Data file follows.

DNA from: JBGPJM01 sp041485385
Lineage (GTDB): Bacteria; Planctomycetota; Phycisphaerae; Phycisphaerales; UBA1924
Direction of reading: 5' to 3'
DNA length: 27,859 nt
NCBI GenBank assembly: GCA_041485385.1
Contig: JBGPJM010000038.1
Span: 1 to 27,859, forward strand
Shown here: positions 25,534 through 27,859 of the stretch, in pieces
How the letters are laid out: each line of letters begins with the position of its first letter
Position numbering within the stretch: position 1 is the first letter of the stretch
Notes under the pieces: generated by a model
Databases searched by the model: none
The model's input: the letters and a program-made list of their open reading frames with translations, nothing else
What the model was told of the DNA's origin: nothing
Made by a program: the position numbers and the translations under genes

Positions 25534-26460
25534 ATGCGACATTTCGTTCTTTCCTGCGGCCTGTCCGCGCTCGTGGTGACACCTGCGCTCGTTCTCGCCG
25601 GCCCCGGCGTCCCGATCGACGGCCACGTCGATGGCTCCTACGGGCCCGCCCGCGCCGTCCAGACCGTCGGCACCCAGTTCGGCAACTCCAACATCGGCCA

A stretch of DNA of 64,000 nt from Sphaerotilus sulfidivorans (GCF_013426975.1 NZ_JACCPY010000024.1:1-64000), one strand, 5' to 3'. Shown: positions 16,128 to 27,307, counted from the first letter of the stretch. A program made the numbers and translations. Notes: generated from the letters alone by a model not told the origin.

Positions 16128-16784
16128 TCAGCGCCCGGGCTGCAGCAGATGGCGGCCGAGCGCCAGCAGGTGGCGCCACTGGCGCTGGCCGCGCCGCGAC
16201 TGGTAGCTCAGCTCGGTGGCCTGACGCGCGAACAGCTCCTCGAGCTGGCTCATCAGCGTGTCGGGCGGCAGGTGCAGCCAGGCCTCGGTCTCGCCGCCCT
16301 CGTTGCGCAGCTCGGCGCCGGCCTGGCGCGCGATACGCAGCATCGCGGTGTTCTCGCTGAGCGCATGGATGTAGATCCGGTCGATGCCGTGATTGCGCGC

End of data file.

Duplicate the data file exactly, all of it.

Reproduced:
DNA from: JBGPJM01 sp041485385
Lineage (GTDB): Bacteria; Planctomycetota; Phycisphaerae; Phycisphaerales; UBA1924
Direction of reading: 5' to 3'
DNA length: 27,859 nt
NCBI GenBank assembly: GCA_041485385.1
Contig: JBGPJM010000038.1
Span: 1 to 27,859, forward strand
Shown here: positions 25,534 through 27,859 of the stretch, in pieces
How the letters are laid out: each line of letters begins with the position of its first letter
Position numbering within the stretch: position 1 is the first letter of the stretch
Notes under the pieces: generated by a model
Databases searched by the model: none
The model's input: the letters and a program-made list of their open reading frames with translations, nothing else
What the model was told of the DNA's origin: nothing
Made by a program: the position numbers and the translations under genes

Positions 25534-26460
25534 ATGCGACATTTCGTTCTTTCCTGCGGCCTGTCCGCGCTCGTGGTGACACCTGCGCTCGTTCTCGCCG
25601 GCCCCGGCGTCCCGATCGACGGCCACGTCGATGGCTCCTACGGGCCCGCCCGCGCCGTCCAGACCGTCGGCACCCAGTTCGGCAACTCCAACATCGGCCA

A stretch of DNA of 64,000 nt from Sphaerotilus sulfidivorans (GCF_013426975.1 NZ_JACCPY010000024.1:1-64000), one strand, 5' to 3'. Shown: positions 16,128 to 27,307, counted from the first letter of the stretch. A program made the numbers and translations. Notes: generated from the letters alone by a model not told the origin.

Positions 16128-16784
16128 TCAGCGCCCGGGCTGCAGCAGATGGCGGCCGAGCGCCAGCAGGTGGCGCCACTGGCGCTGGCCGCGCCGCGAC
16201 TGGTAGCTCAGCTCGGTGGCCTGACGCGCGAACAGCTCCTCGAGCTGGCTCATCAGCGTGTCGGGCGGCAGGTGCAGCCAGGCCTCGGTCTCGCCGCCCT
16301 CGTTGCGCAGCTCGGCGCCGGCCTGGCGCGCGATACGCAGCATCGCGGTGTTCTCGCTGAGCGCATGGATGTAGATCCGGTCGATGCCGTGATTGCGCGC